The finance industry is on the verge of a total transformation, and CPAs and finance professionals may not be properly equipped to handle it. The average CPA might be facing an issue not entirely their own fault: a skills gap, particularly in the information technology field. 

Modern business environments increasingly require strong technology skills, especially those whose jobs are centered around critical thinking and analysis. To excel in the future of work, CPAs may face some upskilling and reskilling needs to better equip them for a successful future. Finance professionals looking to excel will need to shift to a hybrid breed of worker: one that has both accounting skills and technology skills.

Why Existing Licensure Models Are Outdated

The American Institute of Certified Public Accountants (AICPA) sets the standard for services its members provide. The organization also develops and grades the Uniform CPA Examination, among other responsibilities. The National Association of State Boards of Accountancy (NASB) regulates accounting professionals across the U.S.A. Together, these two organizations have influenced industry and capital markets for more than 240 years combined and have led their constituents through two World Wars, a Great Depression, the dawn of the computing age, and a financial crisis.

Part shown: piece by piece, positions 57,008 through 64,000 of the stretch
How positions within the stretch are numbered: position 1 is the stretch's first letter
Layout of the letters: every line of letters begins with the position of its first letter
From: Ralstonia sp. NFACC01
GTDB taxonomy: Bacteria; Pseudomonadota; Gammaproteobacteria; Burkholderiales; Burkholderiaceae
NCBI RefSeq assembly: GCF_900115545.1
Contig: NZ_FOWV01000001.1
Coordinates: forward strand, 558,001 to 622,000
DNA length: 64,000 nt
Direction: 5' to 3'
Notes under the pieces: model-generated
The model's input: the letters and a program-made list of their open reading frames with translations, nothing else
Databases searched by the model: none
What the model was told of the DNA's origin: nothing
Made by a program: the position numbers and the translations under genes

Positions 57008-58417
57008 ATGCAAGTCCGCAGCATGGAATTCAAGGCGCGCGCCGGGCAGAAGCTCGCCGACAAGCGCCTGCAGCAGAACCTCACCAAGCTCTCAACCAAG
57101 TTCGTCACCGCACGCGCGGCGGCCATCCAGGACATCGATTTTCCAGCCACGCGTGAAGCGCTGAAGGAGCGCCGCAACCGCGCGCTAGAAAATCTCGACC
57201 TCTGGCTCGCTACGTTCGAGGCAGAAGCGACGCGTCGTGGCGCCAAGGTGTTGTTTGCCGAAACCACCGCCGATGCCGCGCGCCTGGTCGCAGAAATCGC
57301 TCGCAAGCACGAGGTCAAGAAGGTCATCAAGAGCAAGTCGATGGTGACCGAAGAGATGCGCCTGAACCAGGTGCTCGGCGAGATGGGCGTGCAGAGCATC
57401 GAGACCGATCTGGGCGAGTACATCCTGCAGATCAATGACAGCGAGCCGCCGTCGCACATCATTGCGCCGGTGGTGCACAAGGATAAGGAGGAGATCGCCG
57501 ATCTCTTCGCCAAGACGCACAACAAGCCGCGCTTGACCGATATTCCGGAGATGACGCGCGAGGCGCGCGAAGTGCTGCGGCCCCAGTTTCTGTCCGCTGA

Even so, the future of accounting will look vastly different in the coming decade and beyond. The industry is set to see a big shift, alongside society, in a post-pandemic future with technology taking center stage like never before.

Existing licensure models have struggled to remain relevant in the midst of the digital transformation. Blockchain, cloud computing, artificial intelligence and big data are some of the trends that are disrupting business — and most experts see these forces accelerating exponentially in the coming years. International accounting bodies have recognized the need for licensure models to better reflect the critical role technology plays in the success of their members. 

The NASB voted in May 2020 on the CPA Evolution Initiative, an effort to transform the licensure model. But what exactly will change? 

In the joint initiative between the AICPA and the NASB, the core-plus-discipline licensure model will now change from accounting, audit and tax to accounting, audit, tax and tech.

CPAs will now be required to dive deeper into one of the following areas:

  • Tax compliance and planning

  • Business reporting and analysis
  • Information systems and controls

Licensing bodies may be moving too slowly to keep up with the evolving nature of business, though. Whether they’re trying to be proactive, or merely reacting to market forces, licensing bodies are late to the party. The future of skills is increasingly shifting towards a second digital revolution, and it’s up to CPAs to reskill and upskill to keep up with the pace of modern society.

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